Hydroponic systems are an increasingly popular way to grow plants indoors using a minimum of resources. Even some commercial farming operations are coming online using hydroponic growing techniques, as these methods consume much less water, land area, and other resources than traditional agricultural methods. The downside is that the required lighting systems often take an incredible amount of energy. That’s why [ColdDayApril] set up a challenge to grow a plant hydroponically using no more than a single watt.
The system is set up to grow a single pepper plant in what is known as a deep-water culture, where the plant is suspended in a nutrient solution which has everything it needs to grow. The lightning system is based around the Samsung LM301B which comes close to the physical limits for converting electricity into white light and can manage around 220 lumens. A special power supply is needed for these low-power diodes, and the light is efficiently directed towards the plant using a purpose-built reflective housing. By placing this assembly very close to the plant and adjusting it as it grows, [ColdDayApril] was able to take the pepper plant from seed to flowering in 92 days.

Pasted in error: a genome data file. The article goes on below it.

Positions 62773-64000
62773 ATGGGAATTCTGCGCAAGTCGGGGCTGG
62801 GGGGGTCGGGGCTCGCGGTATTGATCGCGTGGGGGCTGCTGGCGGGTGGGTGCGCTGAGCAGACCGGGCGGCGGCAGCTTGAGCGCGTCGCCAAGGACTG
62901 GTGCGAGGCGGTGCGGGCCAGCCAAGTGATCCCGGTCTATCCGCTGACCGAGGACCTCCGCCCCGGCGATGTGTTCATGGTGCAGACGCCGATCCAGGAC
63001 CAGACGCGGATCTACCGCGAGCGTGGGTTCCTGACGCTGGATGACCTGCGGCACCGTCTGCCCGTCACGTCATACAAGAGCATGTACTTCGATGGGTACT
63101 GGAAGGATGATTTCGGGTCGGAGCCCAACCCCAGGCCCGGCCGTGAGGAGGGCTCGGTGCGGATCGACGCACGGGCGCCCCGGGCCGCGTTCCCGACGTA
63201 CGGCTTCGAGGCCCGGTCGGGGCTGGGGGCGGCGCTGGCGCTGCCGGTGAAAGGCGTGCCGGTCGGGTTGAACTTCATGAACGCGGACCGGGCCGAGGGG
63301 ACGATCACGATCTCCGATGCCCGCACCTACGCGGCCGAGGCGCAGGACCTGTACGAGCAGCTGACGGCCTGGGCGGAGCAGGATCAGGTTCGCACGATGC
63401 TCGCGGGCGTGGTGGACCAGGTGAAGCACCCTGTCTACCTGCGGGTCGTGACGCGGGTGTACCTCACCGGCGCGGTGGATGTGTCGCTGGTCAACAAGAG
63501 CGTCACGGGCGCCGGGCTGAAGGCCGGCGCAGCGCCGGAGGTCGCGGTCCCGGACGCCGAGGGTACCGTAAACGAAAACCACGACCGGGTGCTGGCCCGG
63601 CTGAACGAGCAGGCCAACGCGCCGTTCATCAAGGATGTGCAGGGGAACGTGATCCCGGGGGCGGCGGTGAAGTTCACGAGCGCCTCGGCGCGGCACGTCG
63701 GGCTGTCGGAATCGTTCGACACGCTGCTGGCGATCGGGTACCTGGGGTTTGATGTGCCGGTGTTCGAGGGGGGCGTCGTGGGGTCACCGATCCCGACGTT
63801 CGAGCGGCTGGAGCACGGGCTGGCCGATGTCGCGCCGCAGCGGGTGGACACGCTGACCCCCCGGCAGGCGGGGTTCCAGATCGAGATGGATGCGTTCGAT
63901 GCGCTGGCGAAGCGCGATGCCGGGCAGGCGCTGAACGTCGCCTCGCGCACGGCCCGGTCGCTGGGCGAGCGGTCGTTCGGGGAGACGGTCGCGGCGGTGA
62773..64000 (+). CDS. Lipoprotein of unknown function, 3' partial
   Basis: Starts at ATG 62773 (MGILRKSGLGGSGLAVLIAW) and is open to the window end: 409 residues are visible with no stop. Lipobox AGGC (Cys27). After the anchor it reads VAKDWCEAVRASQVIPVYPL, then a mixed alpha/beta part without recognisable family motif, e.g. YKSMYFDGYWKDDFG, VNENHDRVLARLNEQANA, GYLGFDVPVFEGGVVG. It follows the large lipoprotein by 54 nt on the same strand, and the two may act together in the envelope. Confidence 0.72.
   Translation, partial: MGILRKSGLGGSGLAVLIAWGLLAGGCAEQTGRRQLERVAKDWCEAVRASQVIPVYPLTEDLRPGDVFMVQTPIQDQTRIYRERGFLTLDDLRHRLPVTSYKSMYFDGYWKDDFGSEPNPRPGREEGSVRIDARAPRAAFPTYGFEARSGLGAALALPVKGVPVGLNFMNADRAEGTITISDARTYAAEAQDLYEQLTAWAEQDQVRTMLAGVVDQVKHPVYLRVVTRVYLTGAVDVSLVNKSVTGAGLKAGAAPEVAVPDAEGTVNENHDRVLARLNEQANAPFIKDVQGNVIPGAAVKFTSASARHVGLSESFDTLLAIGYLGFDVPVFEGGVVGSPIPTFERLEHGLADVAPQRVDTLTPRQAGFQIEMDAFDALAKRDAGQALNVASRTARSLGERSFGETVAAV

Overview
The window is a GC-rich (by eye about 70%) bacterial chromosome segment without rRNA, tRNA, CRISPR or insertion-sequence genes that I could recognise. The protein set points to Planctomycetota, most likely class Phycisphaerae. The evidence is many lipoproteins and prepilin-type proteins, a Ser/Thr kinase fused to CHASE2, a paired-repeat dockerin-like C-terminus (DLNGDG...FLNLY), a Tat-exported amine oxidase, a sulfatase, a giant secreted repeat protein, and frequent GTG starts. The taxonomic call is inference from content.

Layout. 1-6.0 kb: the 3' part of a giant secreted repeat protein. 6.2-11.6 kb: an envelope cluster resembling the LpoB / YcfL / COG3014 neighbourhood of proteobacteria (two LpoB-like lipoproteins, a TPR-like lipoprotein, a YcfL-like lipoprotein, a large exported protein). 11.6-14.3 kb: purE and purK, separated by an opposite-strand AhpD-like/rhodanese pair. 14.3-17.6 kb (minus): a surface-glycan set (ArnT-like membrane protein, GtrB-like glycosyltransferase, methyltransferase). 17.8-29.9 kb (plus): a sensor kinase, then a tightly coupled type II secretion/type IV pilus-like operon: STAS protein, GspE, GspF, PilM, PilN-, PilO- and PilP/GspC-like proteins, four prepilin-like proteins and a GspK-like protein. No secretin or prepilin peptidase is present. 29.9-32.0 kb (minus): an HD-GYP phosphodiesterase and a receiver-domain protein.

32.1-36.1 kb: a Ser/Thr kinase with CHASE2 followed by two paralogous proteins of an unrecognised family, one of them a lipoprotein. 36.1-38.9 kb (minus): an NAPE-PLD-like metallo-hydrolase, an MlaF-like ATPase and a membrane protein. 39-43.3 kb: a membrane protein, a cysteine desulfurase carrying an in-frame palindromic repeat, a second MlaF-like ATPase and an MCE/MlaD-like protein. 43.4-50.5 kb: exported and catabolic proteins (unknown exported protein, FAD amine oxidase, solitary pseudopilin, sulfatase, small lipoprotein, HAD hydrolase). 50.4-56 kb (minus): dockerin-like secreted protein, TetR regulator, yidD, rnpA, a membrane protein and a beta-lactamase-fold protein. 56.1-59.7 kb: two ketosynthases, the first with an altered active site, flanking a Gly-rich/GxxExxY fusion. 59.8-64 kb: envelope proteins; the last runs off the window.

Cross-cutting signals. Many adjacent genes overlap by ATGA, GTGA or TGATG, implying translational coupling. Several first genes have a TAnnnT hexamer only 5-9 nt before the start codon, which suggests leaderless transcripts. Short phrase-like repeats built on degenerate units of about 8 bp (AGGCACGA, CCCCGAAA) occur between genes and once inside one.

It’s worth noting that the rest of the system uses a little bit of energy too. A two watt fan helps circulate some air in the hydroponic enclosure, and deep-water systems usually require an air pump to oxygenate the water which uses another two watts. This is still an impressive accomplishment as most hobbyist builds use lighting systems rated in the hundreds of watts and use orders of magnitude more energy. But, if you’re willing to add some fish into the system you can mitigate some of the energy requirements needed for managing the water system even further.